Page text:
On Monday afternoon, the nation’s attention turned to a strange spectacle, which has become common during the Trump era. After receiving a subpoena for records relating to his time in the Trump campaign, former aide Sam Nunberg began dialing every media organization he could. The afternoon was wall-to-wall Nunberg, a spray of unreliable interviewers confronting an increasingly uncertain and belligerent subject. By late evening, CNN’s Erin Burnett, sitting across from Nunberg, seemed to confirm what many had speculated: “Talking to you, I smelled the alcohol in your breath.” (Nunberg denied that he was drinking.)
The surprising series of interviews re-introduced the world to Nunberg, who had largely disappeared from the public eye. His interviews have drawn attention to the Mueller investigation into Russian interference in the 2016 election. But they should also uncover a pattern in Donald Trump’s political life: He hires the worst. And it’s not just about mismanagement. Trump hires people whose qualities he shares.
Their karmic faults are, in fact, their personal flaws.
Which makes Nunberg a useful character study. Put aside his bizarre interviews for a moment (though we’ll get back to those). Nunberg was already well known to political journalists, in part because he was kicked out of the campaign for racist social media posts, and in part because he was a documented fabulist. He suggests that Barack Obama was born in Kenya and would host a “hip hop inauguration”. [sic] Ball” taking the oath is exactly the kind of racist yuck-yucking that Trump, the country’s premier birther, is comfortable with.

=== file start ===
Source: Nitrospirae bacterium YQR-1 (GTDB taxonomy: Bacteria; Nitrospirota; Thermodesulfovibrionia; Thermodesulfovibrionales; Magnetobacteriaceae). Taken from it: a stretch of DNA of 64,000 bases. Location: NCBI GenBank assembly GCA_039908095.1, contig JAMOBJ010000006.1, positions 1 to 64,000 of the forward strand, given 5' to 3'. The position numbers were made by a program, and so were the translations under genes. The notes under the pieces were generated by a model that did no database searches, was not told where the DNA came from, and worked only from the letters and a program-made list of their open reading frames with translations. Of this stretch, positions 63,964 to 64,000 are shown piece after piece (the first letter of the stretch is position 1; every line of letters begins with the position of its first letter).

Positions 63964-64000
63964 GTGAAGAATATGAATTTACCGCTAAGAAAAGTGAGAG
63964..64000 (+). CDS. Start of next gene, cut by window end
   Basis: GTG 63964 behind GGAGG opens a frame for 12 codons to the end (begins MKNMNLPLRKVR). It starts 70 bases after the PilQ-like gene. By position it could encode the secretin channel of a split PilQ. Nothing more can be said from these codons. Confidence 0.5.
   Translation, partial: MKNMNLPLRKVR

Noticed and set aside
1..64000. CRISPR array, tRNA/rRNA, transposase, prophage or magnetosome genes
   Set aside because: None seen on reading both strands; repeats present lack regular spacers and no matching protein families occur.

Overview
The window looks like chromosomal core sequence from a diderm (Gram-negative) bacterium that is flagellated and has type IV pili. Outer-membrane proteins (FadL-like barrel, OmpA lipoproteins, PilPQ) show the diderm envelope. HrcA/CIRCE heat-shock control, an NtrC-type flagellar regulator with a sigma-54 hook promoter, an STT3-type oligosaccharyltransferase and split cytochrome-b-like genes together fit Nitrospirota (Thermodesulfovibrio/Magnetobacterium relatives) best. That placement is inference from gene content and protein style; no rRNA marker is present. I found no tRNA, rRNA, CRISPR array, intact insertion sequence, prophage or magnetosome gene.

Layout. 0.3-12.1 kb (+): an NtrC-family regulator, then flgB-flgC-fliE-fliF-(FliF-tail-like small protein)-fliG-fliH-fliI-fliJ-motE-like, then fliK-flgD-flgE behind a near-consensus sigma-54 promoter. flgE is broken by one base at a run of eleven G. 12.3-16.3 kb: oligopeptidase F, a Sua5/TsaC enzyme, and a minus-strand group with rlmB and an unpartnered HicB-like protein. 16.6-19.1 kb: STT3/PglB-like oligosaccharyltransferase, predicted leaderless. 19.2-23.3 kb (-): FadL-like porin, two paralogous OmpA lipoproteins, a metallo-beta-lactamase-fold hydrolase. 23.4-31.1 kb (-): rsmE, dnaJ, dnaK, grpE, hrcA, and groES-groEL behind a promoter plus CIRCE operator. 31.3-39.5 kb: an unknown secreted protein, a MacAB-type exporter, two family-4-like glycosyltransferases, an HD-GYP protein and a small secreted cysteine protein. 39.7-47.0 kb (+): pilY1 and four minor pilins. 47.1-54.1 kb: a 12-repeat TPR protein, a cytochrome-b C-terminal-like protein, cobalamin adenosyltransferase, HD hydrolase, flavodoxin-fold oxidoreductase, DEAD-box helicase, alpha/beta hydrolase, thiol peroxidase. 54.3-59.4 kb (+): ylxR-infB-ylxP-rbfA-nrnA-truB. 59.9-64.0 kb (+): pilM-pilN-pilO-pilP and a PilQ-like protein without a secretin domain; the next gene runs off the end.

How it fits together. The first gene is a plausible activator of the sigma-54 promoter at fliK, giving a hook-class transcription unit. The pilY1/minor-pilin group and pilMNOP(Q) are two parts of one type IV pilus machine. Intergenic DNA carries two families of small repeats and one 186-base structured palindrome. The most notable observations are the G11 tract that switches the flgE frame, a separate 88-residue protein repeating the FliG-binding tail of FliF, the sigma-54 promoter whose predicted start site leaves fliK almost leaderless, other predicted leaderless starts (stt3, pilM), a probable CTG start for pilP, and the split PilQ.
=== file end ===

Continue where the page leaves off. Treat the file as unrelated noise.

cartoon on president donald trump
Simple lies also have a piece with Trump’s communication style. Nunberg revealed last year that he had made up a story about Trump that led the administration to hope Chris Christie would bring Trump’s fast-food lunches during the campaign. why lie? Why not? There seems to be no punishment for this in Trump’s world, and moreover, it gave Nunberg a chance to humiliate Christie (something even Trump likes to do).
But accidental lies are far from the only rhetorical virtue on Nunberg and Trump’s part. Let’s return to yesterday’s interviews. Teenage insults, shocking (potentially baseless) claims and random favors were Nunberg’s belligerent strings of textbook Trump. “Do you think I’ll ever talk to that idiot?” He asked about Special Counsel Robert Mueller. When it came to White House press secretary Sarah Huckabee Sanders, Nunberg went for “a rough slog” and “a joke.” (Trump has called comedian Rosie O’Donnell both “fat” and “slob”, while calling someone a “joke” is his lay down to go.,
Plus, Nunberg’s ability to keep all eyes on what was happening on Monday afternoon as viewers wondered what he might do next is the most Trumpian move of them all. The Russia investigation is too big to sideline permanently, but for one afternoon, the pressing question didn’t seem to be “What did Nunberg and others do in the campaign?” rather than “is he drunk, mad or secretly cheating on us all?”
The same pattern of reflective traits can be seen in other disgraced or embroiled members of the Trump administration, from conspiracy-theorist Michael Flynn to shadowy real-estate scion Jared Kushner, from anti-racial Steve Bannon to unfiltered braggart Anthony Scaramucci. And the same is true of other insiders, all reflections of some uncanny part of Trump’s personality.
As with Scaramucci and Sebastian Gorka and others, Nunberg will quickly fade from the front pages. But his public spectacle this afternoon serves as a reminder that problems with the administration begin at the very top, and that no matter how many personnel changes we make, the chaos and strangeness will be with us as long as Trump is president.